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After the forecasts have been finalized the preparation of budgets follows. The budget activity starts with the preparation of the sales budget. Then production budget is prepared on the basis of sales budget and the production capacity available. Financial budget (i.e., cash or working capital budget) will be prepared on the basis of sales forecasts and the production budget. All these budgets are combined and coordinated into a master budget. The budget may be revised in the course of the financial period if it becomes necessary to do so in view of the unexpected developments which have already taken place or are likely to take place. Choice between fixed and flexible budgets A budget may be fixed or flexible. A fixed budget is base on a fixed Volume of activity. It may lose it s effectiveness in planning and controlling if the actual capacity utilization is different from what was planned for any particular unit of time e.g., a month or a quarter. The flexible budget is more useful for changing levels of activity as it considers fixed and variable costs separately fixed costs as you are aware, remain unchanged over a certain range of output. Such costs change when there is a change in capacity level. The variable costs change in direct proportion to output. If flexible budgeting approach is adopted, the budget controller can analyses the variance between actual costs and budgeted costs depending upon the actual level of activity attained during a period of time. This will be explained in detail a little later. Sale Budget: Sales budget generally forms the fundamental basis on which all other Budgets are built. The budget is based on projected sales to be achieved in a budget period. The sales manager is directly responsible for the preparation and execution of this budget. Usually takes into consideration the following organizational and environmental factors while preparing the sales budget: Organizational Factors Past sales (figure and trends) Salesmen's estimates Plant capacity Order on hand Proposed expansion or discontinuation of products Availability of material of supplies Financial aspect Cost of distribution of goods Environmental factors General trade prospects Seasonal fluctuations Potential market Degree of competition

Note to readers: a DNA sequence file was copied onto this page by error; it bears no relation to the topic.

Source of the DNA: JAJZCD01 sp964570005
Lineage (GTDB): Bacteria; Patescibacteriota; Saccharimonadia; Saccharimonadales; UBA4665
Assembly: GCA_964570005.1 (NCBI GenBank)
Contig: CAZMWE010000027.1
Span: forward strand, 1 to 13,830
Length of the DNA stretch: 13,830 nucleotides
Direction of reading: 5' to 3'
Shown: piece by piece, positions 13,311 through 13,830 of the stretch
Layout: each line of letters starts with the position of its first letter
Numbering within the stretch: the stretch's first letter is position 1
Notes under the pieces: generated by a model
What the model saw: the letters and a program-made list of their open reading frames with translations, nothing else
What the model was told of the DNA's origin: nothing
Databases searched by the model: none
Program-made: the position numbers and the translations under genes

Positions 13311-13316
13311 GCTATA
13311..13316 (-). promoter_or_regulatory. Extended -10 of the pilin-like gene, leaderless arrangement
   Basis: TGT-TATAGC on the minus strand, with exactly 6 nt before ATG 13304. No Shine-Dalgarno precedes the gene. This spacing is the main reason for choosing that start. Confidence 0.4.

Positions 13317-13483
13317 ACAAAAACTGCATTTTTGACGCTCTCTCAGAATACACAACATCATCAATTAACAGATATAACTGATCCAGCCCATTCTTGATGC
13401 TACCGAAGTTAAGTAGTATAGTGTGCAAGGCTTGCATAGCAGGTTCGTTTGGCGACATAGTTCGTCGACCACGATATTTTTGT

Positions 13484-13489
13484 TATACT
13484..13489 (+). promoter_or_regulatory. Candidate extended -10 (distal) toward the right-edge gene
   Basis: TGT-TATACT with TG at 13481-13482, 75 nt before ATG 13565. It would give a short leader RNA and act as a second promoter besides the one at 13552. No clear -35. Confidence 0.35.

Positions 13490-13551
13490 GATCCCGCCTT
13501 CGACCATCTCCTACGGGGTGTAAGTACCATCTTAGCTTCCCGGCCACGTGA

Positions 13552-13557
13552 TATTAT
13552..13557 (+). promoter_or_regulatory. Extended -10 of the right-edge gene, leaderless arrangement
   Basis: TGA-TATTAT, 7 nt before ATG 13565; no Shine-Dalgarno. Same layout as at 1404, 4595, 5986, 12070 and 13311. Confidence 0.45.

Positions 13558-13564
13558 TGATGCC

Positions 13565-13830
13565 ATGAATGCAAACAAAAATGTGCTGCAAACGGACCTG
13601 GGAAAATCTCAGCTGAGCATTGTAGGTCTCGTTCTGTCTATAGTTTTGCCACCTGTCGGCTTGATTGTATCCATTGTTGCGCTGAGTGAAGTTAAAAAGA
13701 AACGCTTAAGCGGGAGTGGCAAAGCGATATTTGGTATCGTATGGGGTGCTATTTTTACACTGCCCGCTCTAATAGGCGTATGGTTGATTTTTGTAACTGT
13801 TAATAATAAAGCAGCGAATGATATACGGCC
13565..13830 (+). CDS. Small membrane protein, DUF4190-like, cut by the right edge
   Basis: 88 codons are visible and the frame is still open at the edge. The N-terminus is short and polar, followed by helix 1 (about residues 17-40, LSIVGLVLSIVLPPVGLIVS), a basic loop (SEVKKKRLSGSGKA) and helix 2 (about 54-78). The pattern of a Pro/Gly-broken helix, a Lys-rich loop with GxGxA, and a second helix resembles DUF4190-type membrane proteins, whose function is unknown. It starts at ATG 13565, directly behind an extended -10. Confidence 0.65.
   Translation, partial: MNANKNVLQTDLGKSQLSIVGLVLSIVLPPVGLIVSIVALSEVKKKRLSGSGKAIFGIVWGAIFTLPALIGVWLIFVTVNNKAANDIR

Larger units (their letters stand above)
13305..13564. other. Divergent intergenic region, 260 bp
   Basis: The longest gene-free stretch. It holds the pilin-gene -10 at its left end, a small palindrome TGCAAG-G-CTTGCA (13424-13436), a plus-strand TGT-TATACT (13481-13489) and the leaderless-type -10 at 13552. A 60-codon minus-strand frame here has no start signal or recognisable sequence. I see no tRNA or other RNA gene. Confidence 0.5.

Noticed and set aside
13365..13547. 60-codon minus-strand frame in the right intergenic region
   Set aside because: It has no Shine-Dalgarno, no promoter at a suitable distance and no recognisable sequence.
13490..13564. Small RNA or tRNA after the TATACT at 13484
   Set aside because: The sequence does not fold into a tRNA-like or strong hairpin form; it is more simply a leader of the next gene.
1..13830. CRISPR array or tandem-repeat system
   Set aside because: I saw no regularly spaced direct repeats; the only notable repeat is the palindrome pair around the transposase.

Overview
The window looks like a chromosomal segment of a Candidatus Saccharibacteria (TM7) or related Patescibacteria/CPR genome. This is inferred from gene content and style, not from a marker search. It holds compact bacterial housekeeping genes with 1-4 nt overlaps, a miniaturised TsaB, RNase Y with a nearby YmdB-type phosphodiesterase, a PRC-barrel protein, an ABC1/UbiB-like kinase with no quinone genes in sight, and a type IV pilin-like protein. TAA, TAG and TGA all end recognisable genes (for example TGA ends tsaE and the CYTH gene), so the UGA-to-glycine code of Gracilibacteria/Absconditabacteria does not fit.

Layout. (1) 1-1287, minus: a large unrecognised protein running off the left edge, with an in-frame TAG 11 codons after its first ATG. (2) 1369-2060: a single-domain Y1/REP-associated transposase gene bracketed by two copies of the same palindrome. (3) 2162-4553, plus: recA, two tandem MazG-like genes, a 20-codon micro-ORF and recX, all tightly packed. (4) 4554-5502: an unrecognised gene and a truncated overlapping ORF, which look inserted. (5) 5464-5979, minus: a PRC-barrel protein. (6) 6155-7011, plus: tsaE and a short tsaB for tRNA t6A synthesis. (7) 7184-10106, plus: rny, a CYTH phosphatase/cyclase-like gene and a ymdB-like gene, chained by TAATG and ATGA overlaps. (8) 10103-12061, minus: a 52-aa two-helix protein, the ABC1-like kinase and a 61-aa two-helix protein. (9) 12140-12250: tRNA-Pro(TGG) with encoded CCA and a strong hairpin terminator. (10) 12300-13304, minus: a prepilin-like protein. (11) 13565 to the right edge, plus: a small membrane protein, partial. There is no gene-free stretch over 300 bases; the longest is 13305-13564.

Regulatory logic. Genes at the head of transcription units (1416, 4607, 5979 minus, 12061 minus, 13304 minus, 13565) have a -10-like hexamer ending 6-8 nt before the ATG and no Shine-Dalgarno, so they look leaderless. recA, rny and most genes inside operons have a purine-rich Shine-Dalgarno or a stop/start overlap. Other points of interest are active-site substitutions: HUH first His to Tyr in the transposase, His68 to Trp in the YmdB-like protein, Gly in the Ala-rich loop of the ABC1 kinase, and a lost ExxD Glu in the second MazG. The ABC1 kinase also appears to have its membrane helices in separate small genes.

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Government controls, rules and regulations relating to the industry Political situation and its impact on market It is desirable to break up the entire sales budget on the basis of Different products, time periods and sales areas or territories. Description 1. Past sales figures and trend. The record of previous experience forms the most reliable guide as to future sales as the past performances related to actual business conditions. However, the other factors such as seasonal fluctuations, growth of market, trade cycles etc., should not be lost sight of. 2. Salesmen's estimates. Salesmen are in a position to estimate the potential demand of the customers more accurately because they come in direct contact with the customers. However, proper discount should be make for over-optimistic or to conservative estimates of the salesmen depending upon their temperament. 3. Plant capacity. It should be the endeavor of the business to ensure proper utilization of the plant facilitates and that the seal budget provides an economic and balanced production on the factory. 4. General trade prospects. The general trade prospects considerably affect the sales. Valuable information can be gathered in this connection from trade papers and magazines. 5. Orders on hand. In case of industries where production is quite a lengthy process, orders on hand also have a considerable influence in the amount of sales. 6. Proposed expansion of discontinuance of products. It is affects sales and therefore, it should also be considered. 7. Potential market. Market research should be carried out for ascertaining the potential market for the company's products. Such an estimate is made on the basis of expected population growth, purchasing power of consumers and buying habits of the people. 8. Availability of material and supply. Adequate supply of raw materials and other supplies must be ensured before drafting the sales program. 9. Financial aspects. Expansion of sales usually require increase in capital outlay also, therefore, sales budget must be kept within the bounds of financial capacity. 10. Other factors: